|Dec 18, 2007, 12:39 AM|
Regal Bipe - w/KF Wings (Video, Pictures, Free Plans, and Discussion)
The purpose of this thread is to introduce the next generation in the Regal family, the Regal Bipe. In order for this biplane to be named Regal, it had to posses the flight characteristics that I consider to be definitive of the first Regal. Those characteristics are the following: highly aerobatic, light wing loading, excellent slow flight, positive control even at slow speeds, easy to fly, and generally makes a pilot look good. Having flown this plane, I think the Regal Bipe delivers in all respects.
My son built our prototype and got to fly it today (12/17/07). He made a total of 3 flights. The first was with the CG too far aft creating a plane out of balance, the second was in 8 – 10 mph wind, and the third was in ideal conditions. The video is a selection of clips from these three flights. I won’t go into the specifics about the plane’s handling and flight characteristics because 30V2 will post those details in this thread himself. I know the video is a bit on the large side, but I’d like to think it’s worth the download. I hope you enjoy.
Downloadable Flight Video: First flight video of the Regal Bipe
Link to the Original Regal: Regal Monoplane
PICTURES and PLANS
|Dec 18, 2007, 12:41 AM|
Regal Bipe Flight Report
Earlier today the weather was great for a maiden flight so we headed out with the new plane to put some air under the wings. The morning air was very calm, and this Bipe jumped into the sky after rolling about four feet on the pavement. I quickly discovered that the CG was too far aft, so I only flew for a few minutes before landing and heading back to the house to make some adjustments. By the time we got home, made some changes, ate a quick lunch, and got back to the field, the wind had picked up to about 7-9mph. Nonetheless, I flew in the wind for another pack before deciding to wait for calmer air. Fortunately, it calmed down this evening and I was able to get in another quick flight before dark. This last session was by far the best demonstration of what this plane is capable of when properly balanced and flown in the right conditions.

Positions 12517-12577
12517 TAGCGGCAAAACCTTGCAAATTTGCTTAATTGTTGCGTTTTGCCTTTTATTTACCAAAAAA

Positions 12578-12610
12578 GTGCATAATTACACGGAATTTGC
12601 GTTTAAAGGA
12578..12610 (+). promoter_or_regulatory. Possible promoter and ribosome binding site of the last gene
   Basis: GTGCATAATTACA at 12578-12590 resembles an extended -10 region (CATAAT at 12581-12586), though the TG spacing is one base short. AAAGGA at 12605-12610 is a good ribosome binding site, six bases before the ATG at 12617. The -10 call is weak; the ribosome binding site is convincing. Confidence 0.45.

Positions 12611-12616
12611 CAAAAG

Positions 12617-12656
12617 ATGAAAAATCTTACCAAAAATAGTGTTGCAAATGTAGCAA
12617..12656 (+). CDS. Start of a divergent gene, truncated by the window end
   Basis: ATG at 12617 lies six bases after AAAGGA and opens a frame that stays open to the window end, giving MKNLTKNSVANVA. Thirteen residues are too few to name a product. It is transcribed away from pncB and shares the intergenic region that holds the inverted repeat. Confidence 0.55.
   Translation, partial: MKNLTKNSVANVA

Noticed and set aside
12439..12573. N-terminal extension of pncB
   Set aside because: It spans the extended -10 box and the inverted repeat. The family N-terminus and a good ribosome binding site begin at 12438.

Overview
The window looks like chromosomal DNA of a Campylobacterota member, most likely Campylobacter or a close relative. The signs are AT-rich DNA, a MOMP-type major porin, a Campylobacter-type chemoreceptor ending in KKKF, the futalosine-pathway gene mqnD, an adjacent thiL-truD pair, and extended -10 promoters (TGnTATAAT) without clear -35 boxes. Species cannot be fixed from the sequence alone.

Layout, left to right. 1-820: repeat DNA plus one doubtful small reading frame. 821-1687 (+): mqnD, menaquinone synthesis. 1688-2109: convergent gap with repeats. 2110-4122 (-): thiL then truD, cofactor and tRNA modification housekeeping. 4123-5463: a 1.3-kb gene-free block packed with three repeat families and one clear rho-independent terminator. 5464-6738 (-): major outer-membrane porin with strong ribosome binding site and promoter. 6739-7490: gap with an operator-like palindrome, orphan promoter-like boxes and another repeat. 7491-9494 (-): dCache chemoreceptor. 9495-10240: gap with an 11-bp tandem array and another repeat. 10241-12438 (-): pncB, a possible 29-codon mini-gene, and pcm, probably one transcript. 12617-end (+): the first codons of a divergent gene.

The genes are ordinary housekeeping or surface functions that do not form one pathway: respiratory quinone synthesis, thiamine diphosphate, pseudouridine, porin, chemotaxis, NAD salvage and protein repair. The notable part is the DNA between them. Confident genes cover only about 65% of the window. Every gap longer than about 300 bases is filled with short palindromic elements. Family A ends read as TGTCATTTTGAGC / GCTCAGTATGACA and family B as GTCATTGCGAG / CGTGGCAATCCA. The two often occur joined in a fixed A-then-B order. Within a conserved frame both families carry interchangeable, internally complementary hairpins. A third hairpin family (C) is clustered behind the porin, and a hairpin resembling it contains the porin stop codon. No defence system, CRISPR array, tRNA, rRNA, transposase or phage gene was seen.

My first impressions are that this plane flies VERY slow, and is able to just float along with a little power. It was somewhat surprising how slow and stable this plane flew, it is definitely still a Regal. There is no mistake that this is a slow flight biplane. That said, it is very nimble and responsive to inputs, and the extremely light wing loading makes it even more forgiving than the original Regal when falling out of maneuvers. Also, when rolled inverted this plane needs practically no down elevator! The first time I rolled inverted I did not even touch the sticks for a couple seconds and it remained flying perfectly straight and level, thus making low inverted flight circuits enjoyable. Snap rolls, barrel rolls, and tailspins were performed nicely, and it performed knife-edge circuits very well with little or no coupling.
Hovering with the motor I installed is only possible at near full throttle, but is easy to maintain despite not having a lot of extra ponies to climb out if I got in trouble. Once I install a larger motor it should be very fun to hover and 3D. (Even though I would personally like a fully capable 3D plane, the 2825-09 motor is fine for normal sport flying, aerobatics and light 3D.) All the control surfaces have good authority resulting in positive control at slow speeds and superb aerobatic potential. The roll rate is respectable, yet relatively slow for a biplane. Also, if you plan on only using one servo for the ailerons be sure to install a high torque servo. The HS-56HB that was originally installed did not hold well at full deflection, but for the second flight I had swapped it for a WOW-RC 17 gram servo that did much better.
Because of the need for more weight fore, the plans have been adapted to enlarge the battery bay to accommodate a larger battery. This will also be beneficial for me since I want to install a more powerful (and heavier) motor. Ideally the added weight from the larger Lipo and motor will give me the CG location I want without having to add any dead weight.
This plane is undoubtedly best flown in less than 5mph winds. In the right weather conditions this is an extraordinarily enjoyable slow flying biplane that is very 3D capable. Additionally, because of how slow and nimble this plane flies, it would be a good choice for smaller flying fields and may even be a good indoor plane with a scaled down version. I am really looking forward to flying this plane again to test its full potential. If you enjoy flying the Regal then I think you will find the Regal Bipe to be a real blast!
AUW (Ready-to-Fly): 25.3oz
Prop: GWS 1170 (But I think an E-Flight 11 x 4.7 may be better)
ESC: Align 35A ESC
Servos: HS-56HBs (Switched to a WOW-RC 17 gram servo for aileron)
Battery: WOW-RC 1200mah 3S 15C
Receiver: Hi-Tech Electron 6